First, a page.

Dickkopf-1 (Dkk-1) in plasma and synovial fluid is inversely correlated with radiographic severity of knee osteoarthritis patients
© Honsawek et al; licensee BioMed Central Ltd. 2010
Received: 1 September 2010
Accepted: 10 November 2010
Published: 10 November 2010
Osteoarthritis (OA) is a common degenerative joint disease causing pain, stiffness, reduced motion, swelling, crepitus, and disability. Dickkopf-1 (Dkk-1) is a critical mediator of osteoblastogenesis and regulates the joint remodeling. The aim of this study was to examine plasma and synovial fluid Dkk-1 levels of patients with primary knee OA and to investigate their relationship with disease severity.
Thirty-five patients aged 55-83 years with knee OA and 15 healthy individuals were recruited into this study. Disease severity was determined using weight-bearing anteroposterior radiographs of the affected knee. The radiological grading of OA in the knee was performed according to the Kellgren-Lawrence grading system. Dkk-1 levels in both plasma and synovial fluid were evaluated using enzyme-linked immunosorbent assay.
The average concentration of circulating Dkk-1 in the knee OA patients was remarkably lower than that of healthy controls (396.0 ± 258.8, 95%CI 307.1-484.9 vs 2348.8 ± 2051.5, 95%CI 1164.3-3533.3 pg/ml, p < 0.0001). Dkk-1 levels in synovial fluid were significantly lower than in paired plasma samples (58.6 ± 31.8, 95%CI 47.7-69.6 vs 396.0 ± 258.8, 95%CI 307.1-484.9 pg/ml, p < 0.001). Furthermore, both plasma and synovial fluid Dkk-1 levels were inversely correlated with radiographic severity (r = -0.78, p < 0.001 and r = -0.42, p = 0.01, respectively). Plasma Dkk-1 levels were also significantly correlated with synovial fluid Dkk-1 levels (r = 0.72, p < 0.001).
Dkk-1 levels in plasma and synovial fluid are inversely related to the severity of joint damage in knee OA. Dkk-1 could serve as a biochemical marker for determining disease severity and might play a potential role in the pathogenesis of the degenerative process of OA.
Osteoarthritis (OA) is the most prevalent joint disease causing pain, stiffness, reduced motion, swelling, crepitus, and disability. It is characterized by the progressive destruction of articular cartilage with joint-space narrowing, osteophyte formation, subchondral sclerosis, and synovitis . The knee is the most clinically significant site of primary osteoarthritis involvement. One of the current methods to evaluate the affected joint is radiological assessment which reflects disease severity by grading the joint degeneration. The Kellgren-Lawrence grading scale representing disease severity has been the most widely used system . The etiology and pathogenesis of OA remain poorly understood, but have been associated with several physiological factors such as obesity and aging . Nevertheless, biochemical factors have by now been recognized as playing an important role in OA development.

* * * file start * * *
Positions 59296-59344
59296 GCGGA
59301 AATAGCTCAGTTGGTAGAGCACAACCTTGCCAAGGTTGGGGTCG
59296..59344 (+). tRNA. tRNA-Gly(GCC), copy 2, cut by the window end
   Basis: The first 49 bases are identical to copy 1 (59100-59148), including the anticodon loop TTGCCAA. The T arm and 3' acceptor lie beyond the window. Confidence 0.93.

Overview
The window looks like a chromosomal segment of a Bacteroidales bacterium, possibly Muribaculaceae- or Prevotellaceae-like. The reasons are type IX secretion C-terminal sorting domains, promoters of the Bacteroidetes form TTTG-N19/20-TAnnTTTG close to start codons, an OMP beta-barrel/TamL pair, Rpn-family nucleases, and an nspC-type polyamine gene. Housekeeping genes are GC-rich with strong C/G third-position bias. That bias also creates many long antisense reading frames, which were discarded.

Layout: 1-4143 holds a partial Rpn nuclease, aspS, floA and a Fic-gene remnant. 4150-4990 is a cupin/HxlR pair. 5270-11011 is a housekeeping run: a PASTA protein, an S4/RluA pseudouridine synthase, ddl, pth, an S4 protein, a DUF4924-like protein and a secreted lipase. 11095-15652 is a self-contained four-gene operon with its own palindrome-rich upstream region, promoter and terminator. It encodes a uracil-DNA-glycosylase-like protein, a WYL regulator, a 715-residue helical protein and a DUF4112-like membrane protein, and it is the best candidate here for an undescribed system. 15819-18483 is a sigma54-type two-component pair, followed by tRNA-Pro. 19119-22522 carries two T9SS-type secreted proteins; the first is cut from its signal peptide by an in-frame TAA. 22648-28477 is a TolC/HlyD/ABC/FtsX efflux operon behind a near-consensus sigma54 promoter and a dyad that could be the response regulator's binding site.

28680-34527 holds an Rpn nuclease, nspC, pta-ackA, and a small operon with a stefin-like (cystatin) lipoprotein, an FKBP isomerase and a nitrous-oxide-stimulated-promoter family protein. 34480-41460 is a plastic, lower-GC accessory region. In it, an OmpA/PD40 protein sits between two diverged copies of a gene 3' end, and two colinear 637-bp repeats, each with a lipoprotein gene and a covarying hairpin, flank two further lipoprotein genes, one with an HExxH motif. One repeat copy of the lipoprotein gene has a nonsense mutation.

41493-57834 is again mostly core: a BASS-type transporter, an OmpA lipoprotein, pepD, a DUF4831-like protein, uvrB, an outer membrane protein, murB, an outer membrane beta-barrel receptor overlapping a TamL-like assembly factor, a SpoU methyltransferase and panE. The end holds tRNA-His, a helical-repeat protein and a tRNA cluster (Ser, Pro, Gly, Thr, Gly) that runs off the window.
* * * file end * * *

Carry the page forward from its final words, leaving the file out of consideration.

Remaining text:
Secreted glycoproteins of the Wingless (Wnt) signaling pathway are crucial regulators of cell growth and survival in a variety of human cell types. Wnt ligands bind to a receptor complex encompassing a member of the Frizzled family of seven transmembrane proteins and the co-receptor, low-density lipoprotein (LDL) receptor-related proteins (LRP5/6) . In the canonical Wnt/β-catenin signaling pathway, receptor activation results in a stabilization of β-catenin, which accumulates and translocates into the nucleus to activate target gene expression. Dickkopf-1 (Dkk-1) is a secreted protein that has been defined as a direct inhibitor of Wnt/β-catenin signaling by interacting with the LRP5/6 co-receptors of frizzled [5, 6]. Dkk-1 is a critical mediator of osteoblastogenesis and regulates the formation of the skeleton during the development of the embryo . More recent studies have suggested a potential role of Dkk-1 in malignant bone disease and arthritis [8–10]. Uderhardt et al. have shown that inhibition of Dkk-1 effectively reduces bone erosion of sacroiliac joints . In addition, Diarra and colleagues have documented that blockade of Dkk-1 reverses the bone-destructive pattern in a mouse model of rheumatoid arthritis to the bone-forming pattern of OA , indicating that Dkk-1 is a central regulator of joint remodeling. Recently, elevated circulating Dkk-1 levels have been associated with delayed progression of radiographic hip OA in women . Furthermore, growing evidence has proposed an association between deregulated Wnt signaling components and joint disorders in OA cartilage chondrocyte cultures .